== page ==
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rrrick

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About rrrick

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  1. FOLLOW ME QUIETLY If you're looking for a Noir with high production values, atmospheric cinematography, and credible performances, this is definitely not it. Excluding the climax it's obvious this film was produced on a real tight budget, also exemplified by it's under 60 minutes running time. But what a lovely, sinister story, and maybe one that showcases the discussed 'existentialism' at its creepiest. Detective Grant is looking for a psychopathic serial killer. Based on witnesses' descriptions he knows something about the killer's appearance. And that's where the weirdness and fun begins. The description: Medium hight, blue suit, tie and a hat. Nothing more. Grant decides to have a dummy produced, resembling the description. This is the result. Th dummy sits in a chair in Grant's office. Nobody seems to question the fact that everyone walking into this office - even Grant's colleagues - basically fits the description. It could be any guy. But what and who is 'any guy'? Is 'any guy' a potential serial killer?
  2. I agree with the ending being 'Hollywood' all's well that end's well, but at the same time it's kind of a bitter coda to your observation about the boy's imagination being cut off. If I'm not mistaken his final remark is something like: 'I promise I'll never make up stories again'. There's something sad in this... The film really had an impact on me, so two additional observations. I absolutely loved the opening sequence, in which the audience is set up to believe something that isn't true. But also the opening credits in which Bobby Driscol is introduced 'by courtesey of Walt Disney' - the studio for which he worked. The mentioning of Disney, the king of imagination and fairytales, sort of adds to the thematic layers of the film. And I've been thinking of the neighborhood and especially the house that the family lives in. The fantastic location shots make clear that this is a poor, rundown neighborhood. And it turns out his home - which should be the safest place for anyone - is in fact a condemned building. The parallels are obvious....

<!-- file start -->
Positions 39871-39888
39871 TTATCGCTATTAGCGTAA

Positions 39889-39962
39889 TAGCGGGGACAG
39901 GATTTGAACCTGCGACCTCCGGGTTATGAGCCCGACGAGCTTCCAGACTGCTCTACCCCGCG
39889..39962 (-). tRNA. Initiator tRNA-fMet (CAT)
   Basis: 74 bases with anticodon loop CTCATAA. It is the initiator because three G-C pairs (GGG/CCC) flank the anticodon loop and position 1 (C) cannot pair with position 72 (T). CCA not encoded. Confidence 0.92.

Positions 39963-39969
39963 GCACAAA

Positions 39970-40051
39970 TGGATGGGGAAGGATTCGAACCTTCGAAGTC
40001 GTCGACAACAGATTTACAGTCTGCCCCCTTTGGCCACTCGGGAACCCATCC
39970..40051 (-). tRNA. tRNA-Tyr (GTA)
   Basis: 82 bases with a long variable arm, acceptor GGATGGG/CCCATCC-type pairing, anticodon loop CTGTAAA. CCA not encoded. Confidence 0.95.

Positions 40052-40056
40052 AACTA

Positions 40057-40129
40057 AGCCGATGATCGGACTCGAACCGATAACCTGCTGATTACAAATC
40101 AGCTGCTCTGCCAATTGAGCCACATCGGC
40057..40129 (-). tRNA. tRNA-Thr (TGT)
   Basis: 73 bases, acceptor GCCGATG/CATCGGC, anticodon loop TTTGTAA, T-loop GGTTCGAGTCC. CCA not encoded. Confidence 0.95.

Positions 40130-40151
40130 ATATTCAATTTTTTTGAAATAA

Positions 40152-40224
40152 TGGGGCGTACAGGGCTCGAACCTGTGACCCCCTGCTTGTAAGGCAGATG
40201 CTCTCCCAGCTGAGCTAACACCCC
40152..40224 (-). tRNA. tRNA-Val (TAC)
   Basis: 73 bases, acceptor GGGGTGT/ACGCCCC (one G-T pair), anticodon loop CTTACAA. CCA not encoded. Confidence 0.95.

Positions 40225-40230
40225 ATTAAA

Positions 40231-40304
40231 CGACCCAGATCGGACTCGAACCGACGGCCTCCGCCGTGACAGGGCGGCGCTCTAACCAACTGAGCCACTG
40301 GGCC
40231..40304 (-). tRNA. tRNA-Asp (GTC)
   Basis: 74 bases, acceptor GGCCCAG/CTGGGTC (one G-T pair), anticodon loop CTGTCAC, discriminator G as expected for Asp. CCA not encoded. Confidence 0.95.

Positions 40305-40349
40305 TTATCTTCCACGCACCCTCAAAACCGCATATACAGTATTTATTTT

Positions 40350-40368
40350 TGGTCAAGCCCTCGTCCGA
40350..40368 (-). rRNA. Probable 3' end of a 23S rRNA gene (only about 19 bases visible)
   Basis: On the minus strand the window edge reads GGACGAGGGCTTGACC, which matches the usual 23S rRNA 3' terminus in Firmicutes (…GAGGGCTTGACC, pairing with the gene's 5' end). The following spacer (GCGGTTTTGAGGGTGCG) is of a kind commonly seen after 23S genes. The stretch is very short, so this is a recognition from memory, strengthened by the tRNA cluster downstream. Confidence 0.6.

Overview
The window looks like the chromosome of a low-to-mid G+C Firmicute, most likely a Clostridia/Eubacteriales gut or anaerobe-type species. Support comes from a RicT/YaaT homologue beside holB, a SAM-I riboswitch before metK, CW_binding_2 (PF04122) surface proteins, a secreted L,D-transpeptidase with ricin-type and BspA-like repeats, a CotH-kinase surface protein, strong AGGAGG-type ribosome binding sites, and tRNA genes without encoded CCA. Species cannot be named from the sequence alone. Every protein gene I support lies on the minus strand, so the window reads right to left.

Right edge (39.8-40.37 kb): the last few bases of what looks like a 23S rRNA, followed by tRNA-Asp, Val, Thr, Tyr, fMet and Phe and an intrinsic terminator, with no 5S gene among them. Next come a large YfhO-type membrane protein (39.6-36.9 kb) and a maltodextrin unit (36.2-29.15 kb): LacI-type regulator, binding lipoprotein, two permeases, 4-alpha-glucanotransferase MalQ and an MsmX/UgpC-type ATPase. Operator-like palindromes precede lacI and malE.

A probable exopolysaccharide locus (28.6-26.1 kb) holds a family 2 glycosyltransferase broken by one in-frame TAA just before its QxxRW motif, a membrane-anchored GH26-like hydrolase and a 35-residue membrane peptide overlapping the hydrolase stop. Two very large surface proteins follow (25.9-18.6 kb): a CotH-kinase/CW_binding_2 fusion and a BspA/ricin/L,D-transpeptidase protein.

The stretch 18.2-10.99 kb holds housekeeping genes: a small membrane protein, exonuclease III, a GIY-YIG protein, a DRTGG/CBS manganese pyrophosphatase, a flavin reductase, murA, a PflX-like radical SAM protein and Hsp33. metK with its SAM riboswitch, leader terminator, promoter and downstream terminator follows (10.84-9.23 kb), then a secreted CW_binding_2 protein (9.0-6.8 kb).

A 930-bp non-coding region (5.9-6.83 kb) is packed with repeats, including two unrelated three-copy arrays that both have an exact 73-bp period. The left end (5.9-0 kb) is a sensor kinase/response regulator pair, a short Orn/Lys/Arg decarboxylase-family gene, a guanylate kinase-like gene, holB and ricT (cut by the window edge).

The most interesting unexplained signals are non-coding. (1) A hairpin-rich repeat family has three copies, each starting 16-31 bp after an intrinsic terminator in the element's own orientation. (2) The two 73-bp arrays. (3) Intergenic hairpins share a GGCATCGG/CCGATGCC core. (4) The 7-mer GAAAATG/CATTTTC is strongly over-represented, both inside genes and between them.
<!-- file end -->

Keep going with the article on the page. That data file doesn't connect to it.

3. THE WINDOW The great thing about a course and series like this is the unexpected hidden gems along the way. Sure I like watching and rewatching the MALTESE FALCONs, OUT OF THE PASTs, and LADY FROM SHANGHAIs, but it's a movie like THE WINDOW which makes it really worthwhile. This is an exceptional movie in every way conceivable. It has a great, thrilling and truly suspenseful story. It has great acting performances, truly stunning and spectacular cinematography, and a wonderful score. But the true brilliance is the underlying psychological themes and how the film succeeds in addressing these. A murder is committed. There is an unseen witness. The witness is 10-year old Tommy. The killers are his neighbors in the apartment upstairs, just 'regular' people. The problem is nobody believes him. That irrational fear that most of us probably at one time had as a child - the fear of the darkness upstairs, something evil lurking there - has become reality. In Tommy's case 'the monsters in the dark in the attic' do exist. And the biggest trauma of all. His parents don't believe him, and even worse, they scold and punish him for making things up. His father locks Tommy up in his room, nailing the windows shut to make sure Tommy can't leave the room. Due to circumstances Tommy is then left alone at home, in mortal fear for his upstairs killer neighbors. It all leads to a truly nailbiting and chilling climax.... The beauty is this is a story about regular people in just a downtrodden neighborhood in the big city. It's obvious the parents have to work hard to make ends meet and try their best to lead a normal life and raise their boy in the best possible way. The use of real location shooting ads genuine authenticity to the story, making it even more relatable. In the end we don't know who was murdered, or why he was murdered, and it's not even clear if the killer is even captured or what. But that's not really the point. This is a film about a playful kid and youthful innocence facing the hardest and most traumatic confrontation possible: A dangerous world where anybody can be a murderer and you are completely on your own in having to deal with it. Noir as noir can be.